Detroit — At this point, we don’t really care what it looks or feels like, right? We just want the game back. Even if we can’t go to the ballpark, sit in the sun, enjoy a hot dog and a beer, just to be able to watch a game on television, not a replay of an old classic, an actual ball game in real time in 2020 — man, that sounds so nice.
“I think it would really help,” Tigers manager Ron Gardenhire said this week on a Tigers Town Hall video chat. “It’s not a cure by any means, but I think it’s going to give people something to do. It’s what baseball does very well, gives you a passion, somewhere you can turn to clear your mind and just watch a ballgame and root for your team.
“Baseball has a special place in the hearts of all of us. That’s one of the biggest things — just get us back to where we can take our minds off the things that are going on in the world, all the hardships people are having, and just watch a ball game.”
The Tigers had a full-team meeting via Zoom earlier this week and there is at least some hope of commencing a second spring training in Lakeland sometime in June. That, of course, depends on the continued dissipation of the coronavirus, which is anything but guaranteed.
It’s also dependent on Major League Baseball and the players’ association coming to terms on health protocols and player salaries — the latter being most problematic right now.
“My concerns are all with the players association and MLB negotiating,” Gardenhire said. “It’s an impasse, a little bit of a war, and I’m really nervous about that.”
Still, our thirst for the game — any game, really, is real.
“We all know what sports means to the world,” Tigers’ Hall of Famer Alan Trammell said. “Whether it’s NASCAR that just started, or golf or baseball — fans would love to be able to watch a ball game. I am sure by now everyone is tired of watching the reruns.”
Tired, too, of watching baseball from Korea, though it has provided a preview of what the game might look like when it returns here: Quiet empty stadiums, cheerleaders leading cheers for empty seats and cardboard cutouts.
“It’ll be different, there’s no way of shaking that,” Tigers pitcher Matthew Boyd said. “I think the last time I played without fans was probably high school, when we just had our parents in the stands.”
We know what it’ll be like for us, as true fans of the game. It’s stinks. Most of us would rather have the option of watching the game in person if we could. But right now, after being cooped up in our homes for going on three months with no access to live sports — we will gladly accept an 82-game televised season.
But what about the players? Cynically, you could argue the Tigers might be more accustomed to playing in an empty stadium than most teams. It will probably seem to them like, well, the last three Septembers at Comerica Park.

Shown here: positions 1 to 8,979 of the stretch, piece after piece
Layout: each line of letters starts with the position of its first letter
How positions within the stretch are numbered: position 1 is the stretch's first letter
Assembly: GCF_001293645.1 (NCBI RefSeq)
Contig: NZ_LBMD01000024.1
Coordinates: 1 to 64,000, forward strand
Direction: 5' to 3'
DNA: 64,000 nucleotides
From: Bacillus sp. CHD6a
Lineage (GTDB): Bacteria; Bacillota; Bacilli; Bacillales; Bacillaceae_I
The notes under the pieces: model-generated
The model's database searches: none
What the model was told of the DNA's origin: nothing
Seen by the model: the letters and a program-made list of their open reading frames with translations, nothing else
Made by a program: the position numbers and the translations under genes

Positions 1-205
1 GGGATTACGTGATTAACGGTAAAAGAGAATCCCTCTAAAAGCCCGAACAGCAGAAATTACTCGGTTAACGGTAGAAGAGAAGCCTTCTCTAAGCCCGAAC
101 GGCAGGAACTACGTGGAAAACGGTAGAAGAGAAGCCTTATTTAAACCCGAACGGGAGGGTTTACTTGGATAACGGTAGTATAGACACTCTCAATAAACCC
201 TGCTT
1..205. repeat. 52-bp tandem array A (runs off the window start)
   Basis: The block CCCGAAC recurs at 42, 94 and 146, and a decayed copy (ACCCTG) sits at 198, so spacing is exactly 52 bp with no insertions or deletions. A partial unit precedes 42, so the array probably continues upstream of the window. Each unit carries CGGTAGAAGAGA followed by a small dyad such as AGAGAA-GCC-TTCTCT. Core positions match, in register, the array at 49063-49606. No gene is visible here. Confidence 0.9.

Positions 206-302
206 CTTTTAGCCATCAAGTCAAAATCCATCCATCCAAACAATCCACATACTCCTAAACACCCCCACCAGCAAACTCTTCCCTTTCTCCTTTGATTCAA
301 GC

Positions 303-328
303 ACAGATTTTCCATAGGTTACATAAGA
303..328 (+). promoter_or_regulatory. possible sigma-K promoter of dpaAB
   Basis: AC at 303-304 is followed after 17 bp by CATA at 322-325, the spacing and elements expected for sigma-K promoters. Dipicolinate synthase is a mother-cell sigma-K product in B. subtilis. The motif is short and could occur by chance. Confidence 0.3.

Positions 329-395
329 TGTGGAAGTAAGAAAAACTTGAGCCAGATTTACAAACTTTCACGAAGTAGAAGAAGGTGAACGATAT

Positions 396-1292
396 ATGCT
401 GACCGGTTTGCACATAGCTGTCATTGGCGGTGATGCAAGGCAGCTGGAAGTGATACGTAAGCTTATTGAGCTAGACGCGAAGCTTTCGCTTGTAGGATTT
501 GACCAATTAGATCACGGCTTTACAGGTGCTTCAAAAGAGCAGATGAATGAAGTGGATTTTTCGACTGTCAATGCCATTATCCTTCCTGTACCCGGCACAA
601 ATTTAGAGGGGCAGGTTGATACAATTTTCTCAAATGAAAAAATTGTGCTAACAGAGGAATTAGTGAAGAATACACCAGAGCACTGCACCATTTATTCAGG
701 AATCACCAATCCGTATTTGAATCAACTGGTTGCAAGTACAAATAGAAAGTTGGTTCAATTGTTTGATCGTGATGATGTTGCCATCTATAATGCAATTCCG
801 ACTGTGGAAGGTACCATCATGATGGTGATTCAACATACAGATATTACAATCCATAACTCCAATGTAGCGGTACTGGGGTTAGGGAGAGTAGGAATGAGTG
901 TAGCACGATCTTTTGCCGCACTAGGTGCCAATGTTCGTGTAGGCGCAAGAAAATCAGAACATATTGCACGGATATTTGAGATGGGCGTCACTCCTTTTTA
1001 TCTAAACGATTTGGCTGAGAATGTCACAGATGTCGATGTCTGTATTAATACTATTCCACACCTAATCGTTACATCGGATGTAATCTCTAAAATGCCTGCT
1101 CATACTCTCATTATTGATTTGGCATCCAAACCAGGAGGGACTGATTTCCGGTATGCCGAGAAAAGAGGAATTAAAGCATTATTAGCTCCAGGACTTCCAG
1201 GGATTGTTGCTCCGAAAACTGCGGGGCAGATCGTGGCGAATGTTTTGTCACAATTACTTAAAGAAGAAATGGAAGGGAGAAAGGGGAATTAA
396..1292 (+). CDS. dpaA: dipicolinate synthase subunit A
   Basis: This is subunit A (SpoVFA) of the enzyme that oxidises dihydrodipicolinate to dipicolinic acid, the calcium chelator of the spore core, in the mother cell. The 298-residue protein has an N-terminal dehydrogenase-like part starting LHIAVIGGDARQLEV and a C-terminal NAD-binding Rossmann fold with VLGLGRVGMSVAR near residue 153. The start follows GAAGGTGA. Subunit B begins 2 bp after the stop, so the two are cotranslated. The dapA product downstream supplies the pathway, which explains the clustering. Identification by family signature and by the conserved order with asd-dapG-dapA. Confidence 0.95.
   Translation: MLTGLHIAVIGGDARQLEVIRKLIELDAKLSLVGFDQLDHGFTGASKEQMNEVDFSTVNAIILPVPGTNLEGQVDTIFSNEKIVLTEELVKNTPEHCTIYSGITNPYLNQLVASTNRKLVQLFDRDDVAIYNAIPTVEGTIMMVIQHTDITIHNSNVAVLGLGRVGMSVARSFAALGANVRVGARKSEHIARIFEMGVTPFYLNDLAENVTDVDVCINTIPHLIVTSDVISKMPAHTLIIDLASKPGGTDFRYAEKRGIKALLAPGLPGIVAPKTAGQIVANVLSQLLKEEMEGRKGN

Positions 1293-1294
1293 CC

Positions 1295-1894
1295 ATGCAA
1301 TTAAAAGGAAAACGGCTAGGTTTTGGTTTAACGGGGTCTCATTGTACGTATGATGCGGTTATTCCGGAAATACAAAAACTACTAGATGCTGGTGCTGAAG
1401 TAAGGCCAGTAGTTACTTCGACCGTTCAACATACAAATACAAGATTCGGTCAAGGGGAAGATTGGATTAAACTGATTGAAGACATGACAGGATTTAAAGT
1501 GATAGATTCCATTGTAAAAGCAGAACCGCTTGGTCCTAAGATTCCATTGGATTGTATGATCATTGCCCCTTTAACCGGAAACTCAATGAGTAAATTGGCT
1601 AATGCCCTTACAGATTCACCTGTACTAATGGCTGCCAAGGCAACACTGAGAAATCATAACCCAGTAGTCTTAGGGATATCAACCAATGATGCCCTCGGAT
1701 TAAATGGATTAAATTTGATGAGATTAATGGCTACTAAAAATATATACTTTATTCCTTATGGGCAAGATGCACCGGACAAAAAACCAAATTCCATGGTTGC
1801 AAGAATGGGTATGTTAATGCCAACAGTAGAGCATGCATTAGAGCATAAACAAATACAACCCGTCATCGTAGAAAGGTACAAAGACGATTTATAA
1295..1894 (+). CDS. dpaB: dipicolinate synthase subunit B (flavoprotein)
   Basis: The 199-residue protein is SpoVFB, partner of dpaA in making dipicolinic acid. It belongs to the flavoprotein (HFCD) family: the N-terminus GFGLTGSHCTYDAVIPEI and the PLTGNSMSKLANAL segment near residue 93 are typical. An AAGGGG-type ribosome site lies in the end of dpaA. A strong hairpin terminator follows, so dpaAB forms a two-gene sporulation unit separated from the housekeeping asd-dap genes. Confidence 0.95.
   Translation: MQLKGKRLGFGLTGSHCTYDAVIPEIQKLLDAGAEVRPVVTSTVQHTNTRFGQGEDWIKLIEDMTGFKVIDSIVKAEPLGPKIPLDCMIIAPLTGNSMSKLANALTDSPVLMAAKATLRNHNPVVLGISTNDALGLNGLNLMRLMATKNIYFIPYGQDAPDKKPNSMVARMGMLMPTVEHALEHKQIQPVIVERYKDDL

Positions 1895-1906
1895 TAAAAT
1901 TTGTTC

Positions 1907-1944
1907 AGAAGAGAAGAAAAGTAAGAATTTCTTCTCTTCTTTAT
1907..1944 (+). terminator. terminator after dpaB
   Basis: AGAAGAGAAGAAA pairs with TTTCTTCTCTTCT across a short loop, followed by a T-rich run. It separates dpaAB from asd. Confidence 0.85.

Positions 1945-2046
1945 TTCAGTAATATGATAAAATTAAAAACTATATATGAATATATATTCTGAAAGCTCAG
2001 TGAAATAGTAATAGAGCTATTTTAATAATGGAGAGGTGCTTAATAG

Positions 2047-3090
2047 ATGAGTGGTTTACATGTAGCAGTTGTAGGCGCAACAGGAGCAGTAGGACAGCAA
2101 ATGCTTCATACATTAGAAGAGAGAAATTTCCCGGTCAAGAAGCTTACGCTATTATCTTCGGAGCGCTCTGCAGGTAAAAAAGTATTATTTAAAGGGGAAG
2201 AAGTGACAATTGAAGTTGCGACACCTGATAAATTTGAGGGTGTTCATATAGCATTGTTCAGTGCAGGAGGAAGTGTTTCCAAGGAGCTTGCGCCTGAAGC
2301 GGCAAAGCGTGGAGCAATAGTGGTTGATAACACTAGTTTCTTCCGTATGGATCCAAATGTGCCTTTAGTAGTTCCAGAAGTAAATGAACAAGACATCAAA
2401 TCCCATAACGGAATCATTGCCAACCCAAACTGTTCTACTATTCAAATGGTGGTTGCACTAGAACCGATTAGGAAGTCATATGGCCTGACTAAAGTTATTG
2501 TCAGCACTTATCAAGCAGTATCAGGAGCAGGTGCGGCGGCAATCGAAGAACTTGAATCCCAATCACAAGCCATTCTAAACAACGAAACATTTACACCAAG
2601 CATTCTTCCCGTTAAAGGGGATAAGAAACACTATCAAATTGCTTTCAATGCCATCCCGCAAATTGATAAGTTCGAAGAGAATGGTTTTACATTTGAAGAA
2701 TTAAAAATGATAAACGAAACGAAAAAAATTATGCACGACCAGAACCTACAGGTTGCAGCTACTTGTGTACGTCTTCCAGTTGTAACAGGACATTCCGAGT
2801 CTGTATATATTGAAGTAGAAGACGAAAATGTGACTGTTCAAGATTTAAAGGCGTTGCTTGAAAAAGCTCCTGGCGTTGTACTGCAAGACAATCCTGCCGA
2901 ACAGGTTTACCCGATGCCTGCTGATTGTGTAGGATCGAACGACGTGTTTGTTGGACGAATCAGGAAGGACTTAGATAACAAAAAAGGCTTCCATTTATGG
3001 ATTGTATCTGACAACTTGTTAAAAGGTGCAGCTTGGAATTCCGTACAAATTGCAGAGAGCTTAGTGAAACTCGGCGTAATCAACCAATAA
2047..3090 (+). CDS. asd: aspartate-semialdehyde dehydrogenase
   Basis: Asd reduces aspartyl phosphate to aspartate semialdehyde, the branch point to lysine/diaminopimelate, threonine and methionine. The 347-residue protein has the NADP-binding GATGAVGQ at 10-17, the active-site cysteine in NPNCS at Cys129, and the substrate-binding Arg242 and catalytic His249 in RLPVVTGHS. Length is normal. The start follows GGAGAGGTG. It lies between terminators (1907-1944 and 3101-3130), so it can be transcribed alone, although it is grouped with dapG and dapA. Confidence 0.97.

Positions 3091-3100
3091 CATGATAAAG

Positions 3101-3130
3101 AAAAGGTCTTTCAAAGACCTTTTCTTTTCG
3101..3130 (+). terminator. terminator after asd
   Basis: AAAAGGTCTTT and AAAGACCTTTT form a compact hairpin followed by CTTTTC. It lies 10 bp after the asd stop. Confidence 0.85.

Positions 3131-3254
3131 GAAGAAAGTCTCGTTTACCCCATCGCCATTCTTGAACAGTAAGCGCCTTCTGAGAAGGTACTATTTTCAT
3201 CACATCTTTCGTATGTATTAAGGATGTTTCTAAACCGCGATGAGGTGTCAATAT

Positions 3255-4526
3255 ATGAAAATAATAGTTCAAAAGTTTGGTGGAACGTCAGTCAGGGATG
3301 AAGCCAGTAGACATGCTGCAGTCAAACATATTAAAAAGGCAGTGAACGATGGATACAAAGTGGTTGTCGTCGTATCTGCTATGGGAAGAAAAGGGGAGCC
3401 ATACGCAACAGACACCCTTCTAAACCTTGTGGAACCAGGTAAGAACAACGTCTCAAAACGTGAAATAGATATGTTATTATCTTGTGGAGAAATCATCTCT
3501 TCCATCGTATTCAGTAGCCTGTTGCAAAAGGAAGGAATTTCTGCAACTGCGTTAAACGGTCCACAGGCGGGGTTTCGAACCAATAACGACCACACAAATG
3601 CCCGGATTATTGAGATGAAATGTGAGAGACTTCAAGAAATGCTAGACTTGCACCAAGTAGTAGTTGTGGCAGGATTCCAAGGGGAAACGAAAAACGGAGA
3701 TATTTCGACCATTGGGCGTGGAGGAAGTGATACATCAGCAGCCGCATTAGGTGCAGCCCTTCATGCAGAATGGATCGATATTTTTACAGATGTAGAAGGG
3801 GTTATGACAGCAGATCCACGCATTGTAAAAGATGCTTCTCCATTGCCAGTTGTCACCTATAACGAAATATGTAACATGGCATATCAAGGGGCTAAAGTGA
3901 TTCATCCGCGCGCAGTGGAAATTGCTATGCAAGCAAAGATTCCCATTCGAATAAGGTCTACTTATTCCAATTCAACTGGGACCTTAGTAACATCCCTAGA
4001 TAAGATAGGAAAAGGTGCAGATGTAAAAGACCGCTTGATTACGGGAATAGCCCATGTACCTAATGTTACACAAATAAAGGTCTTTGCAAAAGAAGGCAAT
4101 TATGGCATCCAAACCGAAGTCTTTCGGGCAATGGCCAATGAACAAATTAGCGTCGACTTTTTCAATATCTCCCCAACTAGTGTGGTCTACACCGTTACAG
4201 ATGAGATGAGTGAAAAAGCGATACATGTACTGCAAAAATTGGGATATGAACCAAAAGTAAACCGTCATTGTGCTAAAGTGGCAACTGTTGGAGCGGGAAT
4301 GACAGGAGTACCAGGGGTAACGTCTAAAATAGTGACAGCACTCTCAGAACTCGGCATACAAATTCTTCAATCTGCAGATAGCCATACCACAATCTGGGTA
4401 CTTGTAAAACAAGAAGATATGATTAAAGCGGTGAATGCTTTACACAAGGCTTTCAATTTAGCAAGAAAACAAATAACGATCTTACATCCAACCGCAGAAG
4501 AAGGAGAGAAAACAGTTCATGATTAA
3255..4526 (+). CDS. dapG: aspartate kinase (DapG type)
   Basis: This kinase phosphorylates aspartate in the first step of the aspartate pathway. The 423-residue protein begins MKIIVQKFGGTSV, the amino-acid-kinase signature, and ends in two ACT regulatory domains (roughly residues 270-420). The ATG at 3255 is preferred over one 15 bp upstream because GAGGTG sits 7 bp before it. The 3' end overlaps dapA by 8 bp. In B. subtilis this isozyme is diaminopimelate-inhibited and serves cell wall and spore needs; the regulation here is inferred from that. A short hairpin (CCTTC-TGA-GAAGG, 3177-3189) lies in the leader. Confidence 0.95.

“I’ve been thinking about that a lot, to be honest,” said pitcher Daniel Norris. “It’ll for sure be weird. But at this point, we just want to play. We understand that fans will be there watching on TV and that’s all good.
“But it’ll be weird not to have that energy in the ballpark.”
Boyd said he does long for those warm summer nights at Comerica Park when the crowd, even if it was less than a full house, would still create an electric atmosphere.
“We love our fans and feed off them,” Boyd said. “But that being said, it’ll just be great to get the game back. Normal is changing, right? Just the fact that we’re going have games going on and they’ll be on TV is really exciting.”
Tigers pitcher Michael Fulmer has been pitching on empty fields for three months now, as he works his way back from Tommy John surgery. He’s throwing regular bullpens now at the Tigers' training facility in Lakeland.
On a typical session, there are only him, his catcher, Tigers head athletic trainer Doug Teter and a few other medical personnel.
“It affects everybody,” he said of playing without fans. “Pitchers will tell you, everybody will tell you, you have to tune out the crowd. You can’t listen to the guy in the second row saying you’re a bum. You’ve got to tune that out.
“But the reality is, it’s hard to. You want to have tunnel vision out there. You want to focus just on the catcher and the hitter. But without the crowd and fans cheering, people starting the wave in the seventh or eighth inning, it’s something that will be missed. Hopefully one day we can get back to that.”
There have been reports out of Korea that pitchers’ velocity is down league-wide and several players have suggested it may be due to a decline in adrenaline caused by playing in such a quiet and sterile environment.
Boyd doesn’t buy that.
“I think if that does affect you then you need to re-learn what you are being driven by,” he said. “My game shouldn’t change whether the stadium is full of people or empty. It shouldn’t change if I’m playing in Detroit, Toledo, Korea or on the moon.
“My game should be the same no matter what and not dictated by the environment.”
Norris, who has had to learn to channel his adrenaline on the mound, agrees.
“A lot of my adrenaline comes from within,” he said. “Fans definitely help, but I kind of block out that stuff. I will be OK with that. It will probably feel like a spring training inter-squad type thing for a while.
“But, again, at this point, we just want to play baseball.”